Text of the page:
A Christmas Carol: Novel Summary: Stave 5

Average Overall Rating: 5
Total Votes: 297

Stave Five: "The End of It" Scrooge is in his own bed-whose curtains are still intact (a reference to their presence in the charwoman's plunder; see Stave Four)-and is overjoyed to find that he has time to repent of his former ways. For the first time in a long time, Scrooge even laughs. "Really," the narrator remarks, "for a man who had been out of practice for so many years, it was a splendid laugh . . . ."

Wondering what day it is, Scrooge opens his window. Outside, churches are pealing their bells. Scrooge asks a young boy on the street below what the day is; the boy, puzzled, replies that it is Christmas Day. Scrooge expresses astonishment that his three supernatural visits were accomplished all in one night. He tells the boy to go to the Poulterer's store and buy the large prize turkey. He plans to send it, anonymously, to Bob Cratchit. Scrooge promises the child "half-a-crown" in payment if he can accomplish the task in under five minutes. Excited, the boy races away to perform the errand.

Scrooge dresses in his best clothes (though one might wonder how fine the clothes of a life-long miser can be!) and shaves-no small feat for, as the narrator notes in a delightful aside, "shaving requires attention, even when you don't dance while you are at it"-before going out into the city. He encounters one of the charitable workers (from Stave One), wishes him a merry Christmas, and pledges a generous amount of money for his good work. The only repayment Scrooge requires of the astonished charity worker is a promise of future visits.

Scrooge visits a church next, and though the narrator does not say whether or not Scrooge attends services, it is clear that what Scrooge does throughout the morning constitutes acceptable worship in Dickens' mind. The reformed miser befriends children and beggars along his walk. As a Unitarian concerned with the potential of religion to be a positive force for social change, Dickens would no doubt have seen such actions as an illustration of biblical texts such as 1 John 3:18 ("My little children, let us not love in word, neither in tongue; but in deed and in truth," KJV) and James 1:27 ("Pure religion and undefiled before God and the Father is this, To visit the fatherless and widows in their affliction, and to keep himself unspotted from the world," KJV). By showing Scrooge engaged in such interactions with poor and vulnerable members of society, Dickens is confirming that his protagonist's change of heart runs deeper than new words. It yields new deeds.

Although it takes Scrooge some time to muster the courage to do so, he eventually joins his nephew for Christmas dinner. Noting the startled reaction of Fred's wife to his arrival, Scrooge introduces himself: "It's I. Your uncle Scrooge." Hearn suggests that Scrooge deliberately echoes her cry of "Your Uncle Scro-o-o-o-oge!" in Stave Three (p. 156). And true to his own stated intention in that earlier passage, Fred welcomes his uncle in with heartfelt generosity. No longer must Scrooge only wish he could join in the Christmas merrymaking; he can join it in truth, just as he is rejoining the human race, engaging life with his fellow travelers toward death (see Fred's comment to Scrooge regarding the nature of the Christmas season in Stave One.)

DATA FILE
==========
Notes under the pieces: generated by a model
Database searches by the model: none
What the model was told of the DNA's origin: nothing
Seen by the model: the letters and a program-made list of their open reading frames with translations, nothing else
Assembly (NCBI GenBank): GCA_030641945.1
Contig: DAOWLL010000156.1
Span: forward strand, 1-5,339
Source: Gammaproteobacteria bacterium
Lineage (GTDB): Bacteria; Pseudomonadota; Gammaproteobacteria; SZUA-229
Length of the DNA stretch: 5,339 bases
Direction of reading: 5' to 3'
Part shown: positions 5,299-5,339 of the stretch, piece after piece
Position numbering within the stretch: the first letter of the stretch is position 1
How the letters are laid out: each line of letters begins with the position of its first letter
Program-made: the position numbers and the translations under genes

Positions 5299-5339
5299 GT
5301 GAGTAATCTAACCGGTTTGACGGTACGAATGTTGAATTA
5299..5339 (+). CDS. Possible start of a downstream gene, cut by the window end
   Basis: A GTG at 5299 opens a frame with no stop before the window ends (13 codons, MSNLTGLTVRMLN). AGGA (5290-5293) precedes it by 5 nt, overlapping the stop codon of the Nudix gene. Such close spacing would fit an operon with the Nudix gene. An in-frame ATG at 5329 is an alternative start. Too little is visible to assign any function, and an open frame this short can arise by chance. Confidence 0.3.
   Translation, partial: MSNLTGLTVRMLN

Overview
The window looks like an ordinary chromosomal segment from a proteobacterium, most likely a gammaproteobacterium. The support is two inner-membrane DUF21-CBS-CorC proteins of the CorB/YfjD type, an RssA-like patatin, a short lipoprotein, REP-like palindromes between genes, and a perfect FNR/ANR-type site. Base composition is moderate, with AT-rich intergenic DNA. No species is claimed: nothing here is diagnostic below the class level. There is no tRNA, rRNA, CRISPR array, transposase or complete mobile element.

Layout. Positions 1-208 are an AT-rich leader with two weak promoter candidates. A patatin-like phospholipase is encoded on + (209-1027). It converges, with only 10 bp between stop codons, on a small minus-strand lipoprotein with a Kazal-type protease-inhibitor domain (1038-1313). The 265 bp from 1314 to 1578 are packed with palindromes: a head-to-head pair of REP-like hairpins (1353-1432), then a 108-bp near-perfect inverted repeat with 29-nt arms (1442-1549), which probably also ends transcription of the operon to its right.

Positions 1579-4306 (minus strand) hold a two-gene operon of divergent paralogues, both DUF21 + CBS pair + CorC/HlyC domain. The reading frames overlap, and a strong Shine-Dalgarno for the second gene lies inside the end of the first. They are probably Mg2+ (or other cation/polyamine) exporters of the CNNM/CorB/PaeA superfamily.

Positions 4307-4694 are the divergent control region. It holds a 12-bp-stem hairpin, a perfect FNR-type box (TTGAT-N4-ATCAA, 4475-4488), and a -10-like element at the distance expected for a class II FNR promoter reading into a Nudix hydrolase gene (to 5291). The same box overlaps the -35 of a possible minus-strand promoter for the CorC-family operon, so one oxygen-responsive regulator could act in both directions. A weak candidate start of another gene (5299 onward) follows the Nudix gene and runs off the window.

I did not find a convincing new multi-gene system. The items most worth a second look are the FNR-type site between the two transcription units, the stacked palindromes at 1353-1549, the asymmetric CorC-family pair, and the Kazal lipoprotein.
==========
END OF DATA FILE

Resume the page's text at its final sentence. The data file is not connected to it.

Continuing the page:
The following day-December 26 which is, as Hearn notes, Boxing Day, when servants could expect special treatment from their masters (p. 157)-Scrooge arrives early at his counting house and, when Bob Cratchit reports for work, acts as though he is very angry with his clerk for arriving late. Eventually, however, Scrooge reveals that he is going to raise Bob's salary. Bob is shocked, and even wonders if his employer has gone crazy; the narrator tells us that Bob thought of "calling the people in the court for help and a strait- waistcoat." In this way, Scrooge's comments about the "madness" of Christmas in Stave One find ironic fulfillment: that too much talk of a merry Christmas, especially from the poor, would cause him to "retire to Bedlam," the famous mental institution. Scrooge promises to discuss all the details of assisting him and his family over a hot bowl of Christmas punch.

In a closing statement, the narrator reveals that Scrooge "was better than his word." The comment reminds readers of the first paragraph of the book, in which we learn that Scrooge's name "was good upon the 'Change [that is, the London Exchange] for anything he chose to put his hand to." Whether as a stingy miser or as a reformed man of generous spirit, then, Scrooge's word can be trusted. Readers have no reason to doubt that he will follow through on his resolutions to live a better life. Indeed, Scrooge even becomes a second father to Tiny Tim-who, the narrator emphatically points out, "did NOT die." (According to Hearn, Dickens had omitted this important detail in the original manuscript and added it prior to the novel's publication [p. 159]). A pun on ghostly spirits and alcoholic spirits informs readers that Scrooge "had no further intercourse with Spirits, but lived upon the Total Abstinence Principle." As teetotalers abstain from all alcohol, so did Scrooge abstain from further ghostly emissaries. For their mission had been accomplished: Scrooge keeps Christmas, and he keeps it well. "May that be truly said of us, and all of us! And so, as Tiny Tim observed, God Bless Us, Every One!"

With those words, this Christmas "fairy tale" (see comments on Stave One) comes to what Hearn calls its "happily ever after" ending (p. lviii). Yet Dickens' fairy tale is not one to be forgotten when put down; rather, he intends his readers to make real in their own lives, not just at Christmas, but throughout the whole year.